Non-invasive acoustic detection of wolves

(). Non-invasive acoustic detection of wolves. Bioacoustics, 26 Peer reviewed.

Monitoring wolves (Canis lupus) is a difficult and often expensive task

due to high mobility, pack dynamic, shyness and nocturnal activity

of this species. Wolves communicate acoustically through howling,

within pack and with packs of the neighbourhood. A wolf howl is

a low-frequency vocalization that can be transmitted over long

distances and thus it can be used for monitoring. Elicited howling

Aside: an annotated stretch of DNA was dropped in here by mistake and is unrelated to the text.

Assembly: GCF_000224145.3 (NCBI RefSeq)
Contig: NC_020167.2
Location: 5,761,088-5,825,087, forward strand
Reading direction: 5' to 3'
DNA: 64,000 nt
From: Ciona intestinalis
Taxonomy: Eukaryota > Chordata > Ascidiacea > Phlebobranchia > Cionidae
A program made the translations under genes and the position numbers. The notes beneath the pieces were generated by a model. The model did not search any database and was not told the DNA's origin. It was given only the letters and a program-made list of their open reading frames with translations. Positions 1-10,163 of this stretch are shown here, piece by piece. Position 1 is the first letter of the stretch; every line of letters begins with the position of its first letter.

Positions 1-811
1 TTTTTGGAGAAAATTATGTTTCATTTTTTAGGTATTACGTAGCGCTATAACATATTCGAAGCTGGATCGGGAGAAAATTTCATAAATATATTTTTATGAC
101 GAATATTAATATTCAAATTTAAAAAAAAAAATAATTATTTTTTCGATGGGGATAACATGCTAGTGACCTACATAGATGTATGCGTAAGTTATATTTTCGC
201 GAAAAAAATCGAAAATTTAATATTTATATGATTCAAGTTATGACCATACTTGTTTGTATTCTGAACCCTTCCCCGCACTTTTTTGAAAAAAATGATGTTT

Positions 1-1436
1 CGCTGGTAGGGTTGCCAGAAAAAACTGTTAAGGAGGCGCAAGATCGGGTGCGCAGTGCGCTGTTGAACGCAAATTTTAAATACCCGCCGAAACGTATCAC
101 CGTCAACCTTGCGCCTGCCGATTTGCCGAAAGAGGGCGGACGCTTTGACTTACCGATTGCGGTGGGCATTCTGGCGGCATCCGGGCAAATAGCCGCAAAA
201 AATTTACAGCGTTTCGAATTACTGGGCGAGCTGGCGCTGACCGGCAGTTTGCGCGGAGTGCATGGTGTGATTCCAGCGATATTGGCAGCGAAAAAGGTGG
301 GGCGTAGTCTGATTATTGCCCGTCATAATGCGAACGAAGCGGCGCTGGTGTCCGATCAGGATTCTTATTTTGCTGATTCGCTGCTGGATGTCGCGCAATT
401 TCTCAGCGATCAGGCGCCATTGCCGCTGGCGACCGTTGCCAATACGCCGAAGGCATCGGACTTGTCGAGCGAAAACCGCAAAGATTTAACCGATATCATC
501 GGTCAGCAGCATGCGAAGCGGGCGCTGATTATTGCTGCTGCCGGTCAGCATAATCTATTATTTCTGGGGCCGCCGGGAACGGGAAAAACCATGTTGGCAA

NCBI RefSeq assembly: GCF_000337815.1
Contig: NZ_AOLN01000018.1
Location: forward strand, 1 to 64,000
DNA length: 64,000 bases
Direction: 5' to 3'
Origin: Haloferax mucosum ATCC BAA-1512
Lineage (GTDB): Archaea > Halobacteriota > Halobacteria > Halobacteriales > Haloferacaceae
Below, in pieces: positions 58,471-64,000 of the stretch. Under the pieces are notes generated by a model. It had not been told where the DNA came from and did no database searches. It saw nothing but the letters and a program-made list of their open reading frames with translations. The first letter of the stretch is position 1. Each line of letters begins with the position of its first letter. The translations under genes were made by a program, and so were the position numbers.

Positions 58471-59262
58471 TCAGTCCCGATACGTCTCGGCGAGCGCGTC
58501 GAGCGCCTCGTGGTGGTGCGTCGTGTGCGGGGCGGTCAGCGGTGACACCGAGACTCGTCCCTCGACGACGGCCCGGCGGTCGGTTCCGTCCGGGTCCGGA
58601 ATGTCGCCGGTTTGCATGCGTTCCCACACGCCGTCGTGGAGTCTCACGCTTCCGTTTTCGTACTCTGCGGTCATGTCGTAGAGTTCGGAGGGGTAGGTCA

survey is a current method to monitor wolves in different areas all over

the world. Elicited howling, however, may be invasive to residential

wolf packs and could create possible negative reactions from the

human population. Here we show that it is possible to detect wolves

by recording spontaneous howling events. We measured the sound

pressure level of wolf howls by captive individuals and we further

found that elicited howling may be recorded and clearly identified up

to a distance of 3 km. We finally conducted a non-invasive acoustic

detection of wolves in a free-ranging population. The use of passive

sound recorders may provide a powerful non-invasive tool for future

wolf monitoring and could help to establish sustainable management

plans for this species.